HDR Overdone – Sacrificing Light and Dark

HDR techniques can help photos – even if it is only a single-image RAW file where the HDR technique is applied.  I’ve had success with this in HDR Express, HDR Expose, Photomatix Pro, and Dynamic Photo HDR software. However, HDR can be overdone and this is when a photo goes from looking realistic to totally (or partially) unreal. Here is one major flaw I see in most HDR photos, and even in the ones that are well-done.

Just because HDR can bring out every detail in the shadows and highlights, that doesn’t mean that it is best for a photo. My objective in photography is to use all of the dynamic range possible to faithfully represent what I saw when I was taking the photo. My eyes may be able to make out some detail in the shadows, for example, but that does not mean that I value those details in my overall view. Neither should my photo. Those shadows should remain primarily dark. The same goes for the highlights.

A rule I keep in mind when I look at the histogram of a finished photo, I want to have it off of either end – no blocked out shadows, and no blown out highlights, but I don’t want the histogram to be very far from either end. This idea alone keeps the shadows dark with just a hint of detail – similar to what I saw when I was there. And the same goes for the highlights where I may have been able to make out some detail, but they were very bright. A photo needs this light and dark in order to make it visually stunning because contrast of the overall photo is everything – it is the dynamic range of the overall photo to its fullest. If the histogram is brought in too far from either end, then the photo ends up looking “flat,” dull, and lifeless. There are plenty of examples of these out there. All bad.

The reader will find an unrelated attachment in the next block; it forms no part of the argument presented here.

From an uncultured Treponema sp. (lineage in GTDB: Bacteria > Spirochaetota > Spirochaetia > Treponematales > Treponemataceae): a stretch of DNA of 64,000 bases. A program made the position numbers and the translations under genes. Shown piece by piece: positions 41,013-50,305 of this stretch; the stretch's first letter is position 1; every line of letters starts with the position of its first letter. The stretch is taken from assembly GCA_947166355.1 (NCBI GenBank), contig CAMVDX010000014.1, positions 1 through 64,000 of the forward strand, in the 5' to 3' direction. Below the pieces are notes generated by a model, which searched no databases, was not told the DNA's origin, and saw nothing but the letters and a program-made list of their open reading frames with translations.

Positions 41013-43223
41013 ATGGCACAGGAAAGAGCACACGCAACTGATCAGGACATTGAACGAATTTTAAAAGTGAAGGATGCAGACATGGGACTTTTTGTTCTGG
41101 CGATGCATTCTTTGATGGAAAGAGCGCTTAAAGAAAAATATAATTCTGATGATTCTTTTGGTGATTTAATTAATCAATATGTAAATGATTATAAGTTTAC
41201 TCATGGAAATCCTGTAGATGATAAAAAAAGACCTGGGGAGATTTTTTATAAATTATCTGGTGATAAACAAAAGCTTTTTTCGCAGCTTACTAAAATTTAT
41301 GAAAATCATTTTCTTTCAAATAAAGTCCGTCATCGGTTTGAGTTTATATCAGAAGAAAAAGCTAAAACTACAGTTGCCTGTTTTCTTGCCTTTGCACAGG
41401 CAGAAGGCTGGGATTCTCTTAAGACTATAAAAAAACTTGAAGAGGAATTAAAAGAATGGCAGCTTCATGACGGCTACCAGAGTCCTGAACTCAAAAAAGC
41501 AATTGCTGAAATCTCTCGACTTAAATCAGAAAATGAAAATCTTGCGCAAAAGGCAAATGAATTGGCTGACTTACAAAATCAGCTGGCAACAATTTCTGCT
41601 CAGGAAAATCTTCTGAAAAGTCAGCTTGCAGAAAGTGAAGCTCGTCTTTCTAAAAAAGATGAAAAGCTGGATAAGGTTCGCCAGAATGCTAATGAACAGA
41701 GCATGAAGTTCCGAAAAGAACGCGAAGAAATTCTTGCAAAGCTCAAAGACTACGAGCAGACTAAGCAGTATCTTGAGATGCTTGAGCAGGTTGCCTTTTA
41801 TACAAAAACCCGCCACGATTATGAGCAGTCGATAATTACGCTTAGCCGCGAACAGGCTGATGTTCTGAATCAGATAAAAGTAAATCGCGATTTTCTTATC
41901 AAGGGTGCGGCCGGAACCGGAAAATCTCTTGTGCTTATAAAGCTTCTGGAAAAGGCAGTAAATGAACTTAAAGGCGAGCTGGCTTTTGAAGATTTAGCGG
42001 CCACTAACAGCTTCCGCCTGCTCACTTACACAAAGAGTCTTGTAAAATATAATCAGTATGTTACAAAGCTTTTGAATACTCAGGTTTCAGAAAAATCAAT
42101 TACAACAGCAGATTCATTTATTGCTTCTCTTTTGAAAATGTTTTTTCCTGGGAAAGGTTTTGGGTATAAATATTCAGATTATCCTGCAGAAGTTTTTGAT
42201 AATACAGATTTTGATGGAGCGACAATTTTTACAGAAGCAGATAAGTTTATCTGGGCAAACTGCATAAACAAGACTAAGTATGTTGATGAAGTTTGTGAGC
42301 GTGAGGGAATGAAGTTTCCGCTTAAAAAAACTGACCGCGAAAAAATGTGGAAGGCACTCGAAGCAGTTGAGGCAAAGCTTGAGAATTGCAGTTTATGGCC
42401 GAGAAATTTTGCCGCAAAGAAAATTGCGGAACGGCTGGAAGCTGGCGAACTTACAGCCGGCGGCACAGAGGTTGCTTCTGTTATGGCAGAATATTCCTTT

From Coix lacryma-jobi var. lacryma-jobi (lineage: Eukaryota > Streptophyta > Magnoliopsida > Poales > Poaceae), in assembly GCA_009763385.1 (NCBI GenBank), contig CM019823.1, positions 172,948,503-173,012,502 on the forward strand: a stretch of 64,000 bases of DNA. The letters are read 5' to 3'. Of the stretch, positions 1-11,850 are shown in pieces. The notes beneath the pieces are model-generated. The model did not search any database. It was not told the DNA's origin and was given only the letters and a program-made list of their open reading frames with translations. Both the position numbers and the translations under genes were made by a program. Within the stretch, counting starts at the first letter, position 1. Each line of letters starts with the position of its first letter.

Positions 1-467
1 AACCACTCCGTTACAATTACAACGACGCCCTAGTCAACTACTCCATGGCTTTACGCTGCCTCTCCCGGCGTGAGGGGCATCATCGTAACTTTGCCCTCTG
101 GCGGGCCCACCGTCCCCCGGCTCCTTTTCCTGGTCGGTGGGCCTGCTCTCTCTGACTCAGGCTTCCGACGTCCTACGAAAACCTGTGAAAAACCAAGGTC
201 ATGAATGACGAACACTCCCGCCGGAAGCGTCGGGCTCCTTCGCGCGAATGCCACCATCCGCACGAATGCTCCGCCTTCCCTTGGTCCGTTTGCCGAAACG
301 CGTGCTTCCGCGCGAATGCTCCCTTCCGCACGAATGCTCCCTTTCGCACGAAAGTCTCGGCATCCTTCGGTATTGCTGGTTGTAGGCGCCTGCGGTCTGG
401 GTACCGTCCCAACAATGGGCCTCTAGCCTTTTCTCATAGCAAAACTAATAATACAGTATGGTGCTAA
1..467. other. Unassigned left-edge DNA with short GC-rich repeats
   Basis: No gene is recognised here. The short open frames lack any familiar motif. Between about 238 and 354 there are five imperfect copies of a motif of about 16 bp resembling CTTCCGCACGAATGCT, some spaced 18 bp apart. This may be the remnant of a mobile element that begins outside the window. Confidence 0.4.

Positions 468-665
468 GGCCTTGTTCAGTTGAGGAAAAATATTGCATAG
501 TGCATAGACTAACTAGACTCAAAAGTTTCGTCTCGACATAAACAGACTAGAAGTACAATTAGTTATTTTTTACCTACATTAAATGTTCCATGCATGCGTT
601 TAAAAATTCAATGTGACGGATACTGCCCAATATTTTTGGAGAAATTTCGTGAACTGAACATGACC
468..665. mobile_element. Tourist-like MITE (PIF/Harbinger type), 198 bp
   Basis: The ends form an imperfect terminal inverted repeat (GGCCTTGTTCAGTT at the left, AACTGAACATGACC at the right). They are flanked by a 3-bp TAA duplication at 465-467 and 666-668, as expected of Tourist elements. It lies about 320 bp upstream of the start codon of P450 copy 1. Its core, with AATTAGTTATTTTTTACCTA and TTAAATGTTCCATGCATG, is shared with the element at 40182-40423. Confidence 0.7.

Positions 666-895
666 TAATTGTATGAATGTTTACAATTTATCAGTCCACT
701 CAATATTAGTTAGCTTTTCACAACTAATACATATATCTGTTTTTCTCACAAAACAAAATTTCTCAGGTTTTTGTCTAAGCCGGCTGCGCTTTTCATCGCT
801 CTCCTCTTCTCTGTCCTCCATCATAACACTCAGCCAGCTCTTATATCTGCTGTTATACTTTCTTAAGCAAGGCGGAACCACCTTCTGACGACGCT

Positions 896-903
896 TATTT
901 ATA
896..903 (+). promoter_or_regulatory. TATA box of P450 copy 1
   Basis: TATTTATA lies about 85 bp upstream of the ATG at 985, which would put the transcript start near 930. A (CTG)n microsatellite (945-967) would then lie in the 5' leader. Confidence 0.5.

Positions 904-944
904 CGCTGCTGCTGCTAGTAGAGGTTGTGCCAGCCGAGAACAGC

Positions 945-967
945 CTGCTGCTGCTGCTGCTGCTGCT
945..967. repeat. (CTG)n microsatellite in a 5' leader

Another casual rule I use is that I use HDR on single photos and I’m less tempted to over compress the dynamic range. This is mainly because it isn’t there because a single RAW file does not have as much dynamic range potential for HDR as if I shot three bracketed shots at -2, 0, and +2 EV. With a single file I have to be much more conservative with my use of HDR and dynamic-range extending techniques.

So, why use HDR at all? Because HDR stretches that histogram and thereby stretches that dynamic range as well. Your eyes have more dynamic range than your camera can ever capture, so you want to extend the dynamic range of your photos because they will look better to the eye and more like what you saw when you took them. You just don’t want to compress the dynamic range too far with HDR. Use it for what it is good for – extending dynamic range. Don’t use it to see every last detail in the shadows and highlights at the expense of the light and dark areas of the photo!

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